Press Release: Future lunar surface simulator in the form of a Dusty Thermal Vacuum chamber to be developed in Luxembourg
Management of the winning consortium and ESA representatives gathered during the Kick-Off Meeting at ESTEC.
Luxembourg – 04 September 2022
On the 13th of June 2023 at ESTEC, Netherlands. the European Space Agency (ESA) conducted the Kick-Off Meeting with Spartan Space, Haux Life Support, Maana Electric, and the European Space Resources Innovation Centre (ESRIC) – part of the Luxembourg Institute of Science and Technology (LIST) – to manufacture a novel Scenario 3 scale Dirty Thermal Vacuum chamber (capable of testing subsystem components at 10-6 mbar in the presence of regolith simulant). The chamber will be commissioned at the ESRIC/LIST premises in Luxembourg.
The European Space Agency, in collaboration with international partners, is focused on future lunar missions involving both human and robotic activity. These missions aim to establish a sustainable presence in lunar orbit and on the surface. Recognizing the Moon as a crucial testing ground for future solar system exploration, the emphasis is on developing a more complex infrastructure, particularly around the lunar South Pole. Unlike the Apollo missions that targeted various locations, programs like ARTEMIS prioritize the South Pole, which offers the advantage of reusing equipment for multiple missions. Europe can contribute logistic elements, such as the ARGONAUT and various robotic missions that can facilitate the supply chain between a lander and a crew, and integrated Lunar Charging Stations with scientific instruments or a Secondary Habitat to extend surface operations. It is important to note that the involvement in lunar missions is not limited to space agencies; commercial actors are now playing significant roles in lunar exploration, including in Europe.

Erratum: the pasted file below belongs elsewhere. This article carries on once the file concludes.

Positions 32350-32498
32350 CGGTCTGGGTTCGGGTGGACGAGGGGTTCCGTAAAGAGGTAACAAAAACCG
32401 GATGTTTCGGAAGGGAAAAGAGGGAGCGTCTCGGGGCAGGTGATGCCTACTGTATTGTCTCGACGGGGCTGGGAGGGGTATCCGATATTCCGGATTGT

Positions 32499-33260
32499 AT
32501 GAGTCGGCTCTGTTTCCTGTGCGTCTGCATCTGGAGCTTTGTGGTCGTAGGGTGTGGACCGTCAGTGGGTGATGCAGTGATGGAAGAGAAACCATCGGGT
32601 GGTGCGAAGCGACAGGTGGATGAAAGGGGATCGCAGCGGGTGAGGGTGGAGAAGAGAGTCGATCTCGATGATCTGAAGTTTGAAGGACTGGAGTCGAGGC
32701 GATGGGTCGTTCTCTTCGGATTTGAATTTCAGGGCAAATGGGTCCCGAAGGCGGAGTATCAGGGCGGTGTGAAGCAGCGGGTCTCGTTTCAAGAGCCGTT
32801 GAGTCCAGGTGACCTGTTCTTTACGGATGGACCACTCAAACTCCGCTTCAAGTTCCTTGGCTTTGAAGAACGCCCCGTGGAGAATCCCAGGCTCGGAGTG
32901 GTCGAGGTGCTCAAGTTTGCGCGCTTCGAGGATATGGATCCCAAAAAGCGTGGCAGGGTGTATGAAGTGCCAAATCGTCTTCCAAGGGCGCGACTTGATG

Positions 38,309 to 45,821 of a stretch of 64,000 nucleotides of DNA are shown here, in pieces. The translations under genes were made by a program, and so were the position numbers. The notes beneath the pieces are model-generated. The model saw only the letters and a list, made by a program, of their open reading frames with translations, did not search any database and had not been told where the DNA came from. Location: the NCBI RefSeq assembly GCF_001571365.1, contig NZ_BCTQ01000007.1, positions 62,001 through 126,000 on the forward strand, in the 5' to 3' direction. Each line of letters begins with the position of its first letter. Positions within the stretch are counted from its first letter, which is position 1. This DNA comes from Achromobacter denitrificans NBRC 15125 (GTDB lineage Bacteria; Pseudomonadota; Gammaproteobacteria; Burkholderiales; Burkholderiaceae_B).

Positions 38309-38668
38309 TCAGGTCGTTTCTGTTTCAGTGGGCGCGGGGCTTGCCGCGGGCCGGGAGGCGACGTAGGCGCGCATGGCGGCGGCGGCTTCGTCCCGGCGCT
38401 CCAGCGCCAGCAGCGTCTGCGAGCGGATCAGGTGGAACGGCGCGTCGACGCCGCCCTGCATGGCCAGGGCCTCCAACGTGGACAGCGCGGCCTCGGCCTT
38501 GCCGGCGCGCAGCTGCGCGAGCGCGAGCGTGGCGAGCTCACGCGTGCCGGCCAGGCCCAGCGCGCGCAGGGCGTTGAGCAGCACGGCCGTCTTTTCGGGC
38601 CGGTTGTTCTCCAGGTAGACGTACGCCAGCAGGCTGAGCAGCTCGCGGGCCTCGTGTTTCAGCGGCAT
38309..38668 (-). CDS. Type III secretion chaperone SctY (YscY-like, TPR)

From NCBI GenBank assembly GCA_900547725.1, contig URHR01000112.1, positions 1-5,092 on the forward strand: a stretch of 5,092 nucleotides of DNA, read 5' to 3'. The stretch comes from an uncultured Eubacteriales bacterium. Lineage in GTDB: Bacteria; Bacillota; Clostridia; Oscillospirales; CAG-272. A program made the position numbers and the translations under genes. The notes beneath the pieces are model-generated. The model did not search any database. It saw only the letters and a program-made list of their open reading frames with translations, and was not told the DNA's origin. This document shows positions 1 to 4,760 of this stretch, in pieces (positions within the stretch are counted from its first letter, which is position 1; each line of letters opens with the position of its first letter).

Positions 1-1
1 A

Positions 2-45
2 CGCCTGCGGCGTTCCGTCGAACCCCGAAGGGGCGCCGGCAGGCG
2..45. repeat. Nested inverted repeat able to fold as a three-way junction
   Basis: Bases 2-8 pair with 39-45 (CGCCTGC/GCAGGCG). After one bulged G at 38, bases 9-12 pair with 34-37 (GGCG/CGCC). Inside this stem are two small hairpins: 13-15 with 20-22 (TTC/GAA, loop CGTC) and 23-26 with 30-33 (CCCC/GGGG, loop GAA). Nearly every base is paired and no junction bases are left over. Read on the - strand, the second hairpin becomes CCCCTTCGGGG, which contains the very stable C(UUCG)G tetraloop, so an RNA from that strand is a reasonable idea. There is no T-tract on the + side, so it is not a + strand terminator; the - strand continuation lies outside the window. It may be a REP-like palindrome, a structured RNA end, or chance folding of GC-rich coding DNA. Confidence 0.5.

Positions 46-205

The presence of lunar dust poses significant challenges to lunar missions, affecting the integrity of equipment and instruments. Astronauts have reported various issues such as failing seals, impaired vision, and damage to solar panels due to dust accumulation. These problems can lead to malfunctions or mission failure. Furthermore, lunar dust hampers the accurate collection of data by interfering with scientific instruments, resulting in incomplete or inaccurate data. To address these challenges, scientists and engineers have developed innovative solutions such as dust-resistant coatings and protective covers. As we plan for future lunar missions, it is crucial to continue advancing technologies and strategies to mitigate the impact of lunar dust and ensure mission success.
“The Dusty Vacuum Thermal Chamber (DTVC) that will be implemented in Luxembourg will be a gateway to the lunar surface: critical equipment can be tested in high vacuum in the presence of lunar dust (regolith). With its dimensions and vacuum capacities, it will be unique in Europe and allow testing equipment before embarking on a lunar mission” states Peter WEISS, CEO of SPARTAN SPACE. “We are particularly happy to have assembled a very strong consortium of experts in this field with HAUX, MAANA, and LIST/ESRIC”.